Ah came back to the mansion, not feeling like myself. After the entire "mission" with Shiro? After touching him, absorbing his powers, his memories, his personality? Yeah. You could say Ah wasn't feeling like myself.
Thank God it was only temporary, though.
Everyone was asking me about Shiro, though, and Ah didn't have any answers to give to them. What could Ah say? "Sorry, Sugah, but he up and left somehow after Ah'd gone and absorbed everything from him even though his legs were chopped clean off?" Sure. Like they'd believe me. Well, hell, they probably would, but where could we start looking for him? Cerebra was busted according to Emma. And now there was only a handful of us left in the world.
Ah was figuring that we needed to care for the ones here, the ones that we knew of, rather than bust our asses searching for one mutant who might or might not be alive.
Which, naturally, just made me feel like shit. Remy either didn't notice or didn't say, but either way, it was better. Better that we don't talk about what's eating us up inside so we can keep on fighting, especially now that we had more that we had to fight.
It didn't make me feel better, though. In fact, a few rounds in the Danger Room didn't cure me of anything, even after Ah lost all of Sunfire's powers. My strength was there, sure, like normal. But Ah could hear his voice in my head, and it brought back all the tears and pain Ah'd tried so hard to hide from everyone.
Ah'm sorry, Shiro. Ah'm so sorry.
Probably should be helping out with something. Kids leaving, kids staying – more leaving than staying. School was in chaos, the grounds turned into a damn refugee camp fer the few remaining mutants. In one fell swoop, Wanda’d done more damage to us than any registration act, Sentinel army or miracle cure.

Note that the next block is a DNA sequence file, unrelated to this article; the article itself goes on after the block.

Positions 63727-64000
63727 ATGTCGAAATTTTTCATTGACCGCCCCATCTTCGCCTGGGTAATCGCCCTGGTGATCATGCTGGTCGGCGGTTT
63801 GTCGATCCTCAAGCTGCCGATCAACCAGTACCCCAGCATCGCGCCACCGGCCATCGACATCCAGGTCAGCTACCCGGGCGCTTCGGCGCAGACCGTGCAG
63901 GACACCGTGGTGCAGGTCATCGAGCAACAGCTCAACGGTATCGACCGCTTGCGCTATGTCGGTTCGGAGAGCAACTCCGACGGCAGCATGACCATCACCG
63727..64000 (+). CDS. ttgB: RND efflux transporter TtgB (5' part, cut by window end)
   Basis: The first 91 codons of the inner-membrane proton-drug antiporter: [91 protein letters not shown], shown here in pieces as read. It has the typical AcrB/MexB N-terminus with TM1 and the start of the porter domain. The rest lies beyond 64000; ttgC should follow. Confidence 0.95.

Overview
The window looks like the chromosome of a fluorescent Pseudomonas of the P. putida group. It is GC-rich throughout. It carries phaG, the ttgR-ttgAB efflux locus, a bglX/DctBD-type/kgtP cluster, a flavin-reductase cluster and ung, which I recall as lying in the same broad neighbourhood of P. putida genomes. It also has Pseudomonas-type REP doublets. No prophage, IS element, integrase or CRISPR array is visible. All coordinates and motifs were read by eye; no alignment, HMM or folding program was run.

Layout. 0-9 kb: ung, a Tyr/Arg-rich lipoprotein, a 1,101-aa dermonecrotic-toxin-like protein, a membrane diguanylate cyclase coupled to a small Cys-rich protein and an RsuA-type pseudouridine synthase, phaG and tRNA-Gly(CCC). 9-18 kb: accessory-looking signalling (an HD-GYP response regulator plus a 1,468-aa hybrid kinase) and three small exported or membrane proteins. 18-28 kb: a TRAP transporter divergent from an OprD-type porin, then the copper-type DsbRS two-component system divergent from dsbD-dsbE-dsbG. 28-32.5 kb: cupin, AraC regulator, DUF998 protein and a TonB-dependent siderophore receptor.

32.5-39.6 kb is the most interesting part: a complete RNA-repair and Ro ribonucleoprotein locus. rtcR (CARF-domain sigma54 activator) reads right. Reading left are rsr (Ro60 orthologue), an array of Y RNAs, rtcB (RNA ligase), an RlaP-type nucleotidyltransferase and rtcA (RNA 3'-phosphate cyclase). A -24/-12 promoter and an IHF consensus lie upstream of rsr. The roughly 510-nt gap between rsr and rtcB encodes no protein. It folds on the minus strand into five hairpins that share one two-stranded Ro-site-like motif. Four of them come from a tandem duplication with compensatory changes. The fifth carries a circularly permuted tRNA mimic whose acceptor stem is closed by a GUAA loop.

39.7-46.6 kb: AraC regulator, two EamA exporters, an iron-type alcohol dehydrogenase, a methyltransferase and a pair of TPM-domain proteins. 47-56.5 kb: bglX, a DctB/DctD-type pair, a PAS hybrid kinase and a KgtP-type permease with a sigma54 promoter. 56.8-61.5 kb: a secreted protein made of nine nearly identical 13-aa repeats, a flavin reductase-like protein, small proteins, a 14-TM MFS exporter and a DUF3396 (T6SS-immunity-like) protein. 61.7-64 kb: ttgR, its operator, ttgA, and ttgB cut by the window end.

She’d decimated mutant society and turned us into a damned endangered species.
I was coping with it the best way I knew how: sitting in the kitchen, drinking an obscene amount of beer.
I sat and drink and stared out the window at the tents, with dozens of mutants milling around. I could see part of one of them Sentinels up there, hovering above us, making things even more tense. Bastards. Seemed like everyone was waiting for the other shoe to drop and I had a feelin’ it wouldn’t take long before it did.
I took another drink from my brewski and turned my thoughts to something much more personal.
James Howlett. Wasn't the first time I'd said that name in my mind, repeating it over and over again. James Howlett. That was my name. My name, my life... I remembered it all now.
It was such a simple number. A small number. Something that was so inconsequential that one never really gave it much thought.
One hundred ninety-eight.
That was all that was left of the mutants in the world. Wanda in her madness had destroyed us, and Pietro... well, the less said about him, the better. I hadn't had a chance to speak with Scott about it since I'd been trying desperately to keep the students calm.
But what students, truly? Without their powers, they could simply go home and have a "normal" life. Truly, I was only assisting the ones who were leaving, trying to help them pack. It wasn't much to do, but it kept me from thinking about Cerebra.
I'd used it as soon as we'd returned home, but it shattered in my attempts to locate mutants and more importantly, to find where the hell Xavier had gone off to this time. It was getting as tedious as Jean returning from the grave in my opinion.